# Discuss about the mechanics of filtering in spatial domain. Mention the points to be considered in implementation neighbourhood operations for spatial filtering.

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Some neighborhood operations work with the values of the image pixels in the neighborhood and the corresponding values of a subimage that has the same dimensions as the neighborhood.The subimage is called a filter,mask, kernel, template, or window,with the first three terms being the most prevalent terminology.The values in a filter subimage are referred to as coefficients, rather than pixels. The concept of filtering has its roots in the use of the Fourier transform for signal processing in the so-called frequency domain. We use the term spatial filtering to differentiate this type of process from the more traditional frequency domain filtering.

The mechanics of spatial filtering are illustrated in Fig.9.1. The process consists simply   of moving the filter mask from point to point in an image. At each point (x, y), the response of the filter at that point is calculated using a predefined relationship.   The response is given by a sum of products of the filter coefficients and the corresponding image pixels in the area spanned by the filter mask. For the 3 x 3 mask shown in Fig. 9.1, the result (or response), R, of linear filtering with the filter mask at a point (x, y) in the image is which we see is the sum of products of the mask coefficients with the corresponding pixels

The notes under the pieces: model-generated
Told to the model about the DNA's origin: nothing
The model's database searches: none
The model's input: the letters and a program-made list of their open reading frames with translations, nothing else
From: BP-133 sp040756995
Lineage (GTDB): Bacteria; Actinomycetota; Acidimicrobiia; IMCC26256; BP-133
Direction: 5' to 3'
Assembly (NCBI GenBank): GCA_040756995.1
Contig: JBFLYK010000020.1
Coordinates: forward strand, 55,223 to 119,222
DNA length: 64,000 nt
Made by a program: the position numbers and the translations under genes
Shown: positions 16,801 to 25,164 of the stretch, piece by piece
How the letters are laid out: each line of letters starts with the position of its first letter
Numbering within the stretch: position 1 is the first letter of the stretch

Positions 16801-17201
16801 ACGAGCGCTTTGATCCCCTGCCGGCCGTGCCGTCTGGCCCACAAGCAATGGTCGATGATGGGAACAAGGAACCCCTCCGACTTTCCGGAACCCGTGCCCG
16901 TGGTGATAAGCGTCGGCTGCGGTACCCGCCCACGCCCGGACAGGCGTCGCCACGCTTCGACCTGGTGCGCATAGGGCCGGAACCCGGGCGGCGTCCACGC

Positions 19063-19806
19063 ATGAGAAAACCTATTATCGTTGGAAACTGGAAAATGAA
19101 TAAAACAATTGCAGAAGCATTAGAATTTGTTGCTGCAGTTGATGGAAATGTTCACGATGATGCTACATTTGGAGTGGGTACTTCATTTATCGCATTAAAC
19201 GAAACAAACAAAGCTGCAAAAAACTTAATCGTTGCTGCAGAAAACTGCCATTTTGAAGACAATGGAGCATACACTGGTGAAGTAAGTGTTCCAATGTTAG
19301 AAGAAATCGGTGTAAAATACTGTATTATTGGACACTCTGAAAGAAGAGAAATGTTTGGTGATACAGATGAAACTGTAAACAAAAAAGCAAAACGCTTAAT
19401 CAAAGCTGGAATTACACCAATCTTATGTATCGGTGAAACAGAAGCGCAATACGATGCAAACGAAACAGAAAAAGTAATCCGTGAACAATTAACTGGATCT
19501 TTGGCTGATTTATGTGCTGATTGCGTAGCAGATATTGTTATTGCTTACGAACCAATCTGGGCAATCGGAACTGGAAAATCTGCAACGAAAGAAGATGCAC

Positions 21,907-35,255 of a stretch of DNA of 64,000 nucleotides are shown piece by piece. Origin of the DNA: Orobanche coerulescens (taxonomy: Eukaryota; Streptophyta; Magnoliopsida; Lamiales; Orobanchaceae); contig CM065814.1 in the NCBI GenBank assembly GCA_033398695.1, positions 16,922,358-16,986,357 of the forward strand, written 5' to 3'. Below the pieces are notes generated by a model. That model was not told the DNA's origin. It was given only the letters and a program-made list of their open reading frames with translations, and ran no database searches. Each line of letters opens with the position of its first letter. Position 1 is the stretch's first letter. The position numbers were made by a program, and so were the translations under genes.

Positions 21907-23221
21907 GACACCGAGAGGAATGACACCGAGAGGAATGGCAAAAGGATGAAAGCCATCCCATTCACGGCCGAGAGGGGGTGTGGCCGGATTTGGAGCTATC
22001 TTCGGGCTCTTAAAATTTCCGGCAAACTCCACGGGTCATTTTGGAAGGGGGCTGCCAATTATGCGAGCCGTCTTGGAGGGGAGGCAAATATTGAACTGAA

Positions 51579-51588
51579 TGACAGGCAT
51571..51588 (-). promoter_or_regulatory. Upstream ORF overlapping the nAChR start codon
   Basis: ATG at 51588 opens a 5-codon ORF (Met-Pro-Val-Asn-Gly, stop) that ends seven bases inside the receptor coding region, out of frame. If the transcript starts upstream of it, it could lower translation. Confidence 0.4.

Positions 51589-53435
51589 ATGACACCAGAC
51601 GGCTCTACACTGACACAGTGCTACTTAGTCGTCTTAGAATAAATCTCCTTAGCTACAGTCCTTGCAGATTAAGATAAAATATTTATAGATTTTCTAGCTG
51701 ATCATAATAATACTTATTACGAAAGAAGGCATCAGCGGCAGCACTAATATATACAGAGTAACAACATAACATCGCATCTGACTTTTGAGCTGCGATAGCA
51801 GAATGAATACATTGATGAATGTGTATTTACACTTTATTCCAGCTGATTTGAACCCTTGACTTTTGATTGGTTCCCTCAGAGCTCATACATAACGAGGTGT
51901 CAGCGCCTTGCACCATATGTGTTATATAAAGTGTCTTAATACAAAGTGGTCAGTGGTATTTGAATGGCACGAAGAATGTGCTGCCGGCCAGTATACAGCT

directly under the mask. Note in particular that the coefficient w(0, 0) coincides with image

value f(x, y), indicating that the mask is centered at (x, y) when the computation of the sum of products takes place. For a mask of size m x n,we assume that m=2a+1 and n=2b+1,where a and b are nonnegative integers ### Fig.9.1 The mechanics of spatial filtering. The magnified drawing   shows a 3X3 mask and the image section directly under it; the image section is shown displaced out from under the mask for ease of readability.

In general, linear filtering of an image f of size M x N with a filter mask of size m x n is given by the expression: where, from the previous paragraph, a=(m-1)/2 and b=(n-1)/2. To generate a complete filtered image this equation must be applied for x=0,1,2,……, M-1 and y=0,1,2,……, N-1. In this way, we are assured that the mask processes all pixels in the image. It is easily verified when m=n=3 that this expression reduces to the example given in the previous paragraph.

The process of linear filtering is similar to a frequency domain concept called convolution. For this  reason,  linear  spatial  filtering  often  is  referred  to  as  ―convolving  a  mask  with  an  image.‖ Similarly, filter masks are sometimes called   convolution   masks. The term convolution kernel also is in common use. When interest lies on the response, R, of an m x n mask at any point (x,y), and not on the mechanics of implementing mask convolution, it is common practice to simplify the notation by using the following expression: where the w’s are mask coefficients, the z’s are the values of the image graylevels corresponding to those coefficients, and mn is the total number of coefficients in the mask. For the 3 x 3 general mask shown in Fig.9.2 the response at any point (x, y) in the image is given by